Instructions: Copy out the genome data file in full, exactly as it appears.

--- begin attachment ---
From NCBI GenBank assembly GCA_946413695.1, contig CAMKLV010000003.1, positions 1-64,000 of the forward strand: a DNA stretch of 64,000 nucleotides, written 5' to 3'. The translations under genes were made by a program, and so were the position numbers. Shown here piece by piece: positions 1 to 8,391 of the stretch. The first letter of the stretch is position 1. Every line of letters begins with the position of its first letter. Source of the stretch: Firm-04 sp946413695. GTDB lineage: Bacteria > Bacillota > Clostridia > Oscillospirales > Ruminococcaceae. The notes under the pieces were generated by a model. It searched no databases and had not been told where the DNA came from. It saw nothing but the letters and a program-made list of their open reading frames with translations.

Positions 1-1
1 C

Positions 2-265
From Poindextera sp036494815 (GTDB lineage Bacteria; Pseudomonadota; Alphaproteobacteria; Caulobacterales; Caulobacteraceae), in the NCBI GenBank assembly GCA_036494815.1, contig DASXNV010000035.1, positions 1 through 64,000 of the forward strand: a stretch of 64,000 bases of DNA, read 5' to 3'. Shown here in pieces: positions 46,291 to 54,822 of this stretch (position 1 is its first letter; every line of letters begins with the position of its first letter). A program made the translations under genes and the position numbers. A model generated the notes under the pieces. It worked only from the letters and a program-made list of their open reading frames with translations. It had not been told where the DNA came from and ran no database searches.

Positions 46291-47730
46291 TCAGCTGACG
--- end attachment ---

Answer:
From NCBI GenBank assembly GCA_946413695.1, contig CAMKLV010000003.1, positions 1-64,000 of the forward strand: a DNA stretch of 64,000 nucleotides, written 5' to 3'. The translations under genes were made by a program, and so were the position numbers. Shown here piece by piece: positions 1 to 8,391 of the stretch. The first letter of the stretch is position 1. Every line of letters begins with the position of its first letter. Source of the stretch: Firm-04 sp946413695. GTDB lineage: Bacteria > Bacillota > Clostridia > Oscillospirales > Ruminococcaceae. The notes under the pieces were generated by a model. It searched no databases and had not been told where the DNA came from. It saw nothing but the letters and a program-made list of their open reading frames with translations.

Positions 1-1
1 C

Positions 2-265
From Poindextera sp036494815 (GTDB lineage Bacteria; Pseudomonadota; Alphaproteobacteria; Caulobacterales; Caulobacteraceae), in the NCBI GenBank assembly GCA_036494815.1, contig DASXNV010000035.1, positions 1 through 64,000 of the forward strand: a stretch of 64,000 bases of DNA, read 5' to 3'. Shown here in pieces: positions 46,291 to 54,822 of this stretch (position 1 is its first letter; every line of letters begins with the position of its first letter). A program made the translations under genes and the position numbers. A model generated the notes under the pieces. It worked only from the letters and a program-made list of their open reading frames with translations. It had not been told where the DNA came from and ran no database searches.

Positions 46291-47730
46291 TCAGCTGACG